In a tightly fought four-way battle on the water that saw the lead change in the fight for line honours multiple times, I Love Poland eventually took the winning gun, just 700 metres ahead of Outsider after 72 hours of racing. Another Volvo 70, HYPR Ocean Racing’s GP Bullhound, took third place on the water, only an hour later, followed shortly afterwards by Ambersail 2.

‘The plan was to fight to the end and it was exactly that. There were a few wind holes but we crossed the line first and we are delighted,’ says Grzegorz Baranowski, skipper of I Love Poland. ‘When I look at the names on this trophy, we are so proud that ours will go with them. I am even more proud of my young crew who are trying their best to go forward.’

Despite the wealth of experience in the fleet, including boats that have successfully competed in multiple Rolex Fastnet Races, RORC Transatlantic Races and Caribbean 600s, overall victory eventually went to a local amateur crew in a very modest vessel.

On the penultimate day the 32ft 1980s Swedish Albin Nova Team Mobline, raced double-handed by Paer Lindfors and Nadine Kugel, took the lead. However, overall victory on IRC eventually went to Helsinki school teacher Salla Kaven’s 32ft H-323 Silver Moon ll, which crossed the finish with a 16 minute advantage ahead of Team Mobline after time correction.

Silver Moon ll has been in Kaven’s family since new in 1985 and was crewed by her family and friends, who sailed an immaculate race. Her team has previously won many local races, but never a major international competition. ‘I was speechless, just so happy, we never thought we could win this race,’ she says. ‘It was great sailing and everything went well, but even when we crossed the line, I didn’t believe it. The message to all the amateur sailors out there is: ‘You can do it if you want to – do what you love!’”

Above: I love Poland - took line honours. The Poles were first across the finish line after three days of intense racing… but just 700 metres ahead of the TP52 Outsider

Although two of the lowest rated boats in the fleet topped the podium, the next three places in the overall results went to the big IRC Zero boats. Störtebeker finished just 47 minutes adrift of Mobline after IRC time correction, and 33 minutes ahead of Outsider, while Enderpearl completed the IRC Zero podium. Swede Niclas Heurlin’s Farr 400 Wetjob headed the leaderboard in IRC One, 47 minutes ahead of Arto Linnervuo’s Xp44 Xtra Staerk, which was the first Finnish boat to complete the race.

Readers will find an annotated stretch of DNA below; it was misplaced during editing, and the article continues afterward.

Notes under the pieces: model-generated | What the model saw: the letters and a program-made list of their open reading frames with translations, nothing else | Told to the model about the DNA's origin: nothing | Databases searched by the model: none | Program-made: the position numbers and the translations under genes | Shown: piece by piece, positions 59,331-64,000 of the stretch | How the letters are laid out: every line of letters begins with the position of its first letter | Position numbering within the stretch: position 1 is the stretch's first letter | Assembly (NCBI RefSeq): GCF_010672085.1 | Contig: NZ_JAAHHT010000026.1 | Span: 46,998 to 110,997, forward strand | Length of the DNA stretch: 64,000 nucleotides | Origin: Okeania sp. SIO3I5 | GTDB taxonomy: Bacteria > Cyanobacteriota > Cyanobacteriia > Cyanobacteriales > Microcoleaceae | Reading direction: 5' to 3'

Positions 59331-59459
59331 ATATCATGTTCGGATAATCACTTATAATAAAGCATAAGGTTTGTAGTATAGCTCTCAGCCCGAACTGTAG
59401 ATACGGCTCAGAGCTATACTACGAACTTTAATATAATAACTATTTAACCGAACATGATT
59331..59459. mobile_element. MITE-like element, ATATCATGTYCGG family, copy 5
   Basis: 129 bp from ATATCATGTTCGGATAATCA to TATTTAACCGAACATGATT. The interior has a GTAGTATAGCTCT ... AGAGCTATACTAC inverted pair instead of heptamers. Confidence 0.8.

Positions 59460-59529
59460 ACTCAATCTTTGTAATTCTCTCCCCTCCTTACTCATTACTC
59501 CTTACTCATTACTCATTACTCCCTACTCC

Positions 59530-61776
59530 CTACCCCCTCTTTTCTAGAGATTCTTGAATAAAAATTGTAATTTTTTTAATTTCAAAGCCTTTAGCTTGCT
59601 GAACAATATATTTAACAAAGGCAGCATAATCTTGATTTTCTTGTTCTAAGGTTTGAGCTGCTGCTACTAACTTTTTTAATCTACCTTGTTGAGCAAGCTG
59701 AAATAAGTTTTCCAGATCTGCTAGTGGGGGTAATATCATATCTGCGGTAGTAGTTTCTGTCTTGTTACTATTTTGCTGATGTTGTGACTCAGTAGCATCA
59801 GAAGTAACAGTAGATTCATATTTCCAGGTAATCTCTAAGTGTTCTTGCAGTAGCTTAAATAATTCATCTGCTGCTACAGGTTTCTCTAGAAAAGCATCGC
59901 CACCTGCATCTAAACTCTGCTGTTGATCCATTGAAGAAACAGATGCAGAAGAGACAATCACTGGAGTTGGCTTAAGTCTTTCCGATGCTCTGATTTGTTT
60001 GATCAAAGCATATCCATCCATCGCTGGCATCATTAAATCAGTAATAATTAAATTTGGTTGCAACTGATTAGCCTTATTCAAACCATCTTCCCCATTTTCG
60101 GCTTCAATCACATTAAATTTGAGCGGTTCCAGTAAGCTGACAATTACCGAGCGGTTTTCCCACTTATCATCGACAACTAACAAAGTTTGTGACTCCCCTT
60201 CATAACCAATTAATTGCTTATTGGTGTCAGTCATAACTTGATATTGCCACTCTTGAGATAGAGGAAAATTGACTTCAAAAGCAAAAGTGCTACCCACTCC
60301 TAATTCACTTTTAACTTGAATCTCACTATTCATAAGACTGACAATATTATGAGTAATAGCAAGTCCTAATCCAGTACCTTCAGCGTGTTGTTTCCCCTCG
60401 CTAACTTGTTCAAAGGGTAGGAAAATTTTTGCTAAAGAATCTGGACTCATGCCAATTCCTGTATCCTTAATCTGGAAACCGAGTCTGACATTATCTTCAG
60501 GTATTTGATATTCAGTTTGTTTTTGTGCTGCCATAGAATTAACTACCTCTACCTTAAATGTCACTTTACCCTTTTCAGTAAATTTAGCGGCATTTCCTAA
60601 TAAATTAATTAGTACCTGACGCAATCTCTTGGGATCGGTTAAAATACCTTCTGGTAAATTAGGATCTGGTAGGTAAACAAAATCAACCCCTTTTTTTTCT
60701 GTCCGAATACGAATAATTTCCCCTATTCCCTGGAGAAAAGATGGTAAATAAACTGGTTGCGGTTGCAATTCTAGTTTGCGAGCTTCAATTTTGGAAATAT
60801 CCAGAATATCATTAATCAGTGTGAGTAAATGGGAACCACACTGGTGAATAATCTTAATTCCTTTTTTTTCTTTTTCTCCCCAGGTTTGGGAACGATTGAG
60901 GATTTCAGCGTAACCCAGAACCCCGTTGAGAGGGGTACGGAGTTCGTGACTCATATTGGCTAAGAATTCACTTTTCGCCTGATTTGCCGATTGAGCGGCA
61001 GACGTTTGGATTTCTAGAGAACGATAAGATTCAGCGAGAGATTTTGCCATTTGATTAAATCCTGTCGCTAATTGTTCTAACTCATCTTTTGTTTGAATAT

Early entries for 2024 already include Mobline, Xtra Staerk, Arto Linnervuo’s other boat, the DSS foil-equipped Inifiniti 52 Tulikettu, and Per Roman’s JPK 1180 Garm. Christian Zugel’s well-travelled modified Volvo 70 Tschuss 2 is also on the list, but is far from the biggest boat – at the time of writing that accolade goes to Zachary Lamb’s giant Swan 88 Spiip. Others include a Swan 441 sailed by Raija Alapeteri, Ocean Ladies, a Figaro ll and Hamburgischer Verein Seefahrt’s Judel-Vrolijk 52 Haspa Hamburg. Silver Moon ll is also sure to be there to defend her victory. At the other end of the scale, Niklas Zennström’s state of the art CF520 Ran is also expected to be on the start line.

They are all sure to encounter more intense racing, camaraderie and magical moments in an event that shows every sign of joining the ranks of the best 600-mile races, including the Fastnet, Caribbean 600 and Middle Sea Race.

Entry fees include two days complimentary berthing, both before and after the race, at Helsinki’s Marina Bay, the official guest harbour in the heart of Helsinki, which can accommodate yachts of up to 45m length and five metres in draught. The cosmopolitan waterfront city, located on the tip of a peninsula and an archipelago of more than 300 islands, has one of the highest standards of urban living in the world.

Helsinki is a perfect start or end point for a cruise taking in some of the tens of thousands of islands in the Finnish and Swedish archipelagos. The timing of the Roschier Baltic Sea Race also dovetails neatly with the biggest offshore race in the Baltic, the Gotland Runt, which attracts 300 entries racing from Stockholm on four different courses around the island at the end of June.

The founders of the Ocean Racing Alliance are all hugely experienced offshore racers and there’s significant local political support for the race. Official race supporters include the City of Helsinki; Nyländska Jaktklubben (NJK), Finnish Offshore Racing Association (AMP); Helsingfors Segelklubb (HSK); FINIRC and the Xtra Stærk Ocean Racing Society. It makes for a winning combination alongside the international appeal of RORC races and the club’s proven world class race management expertise.

Click here for more information and to enter the Roschier Baltic Sea Race »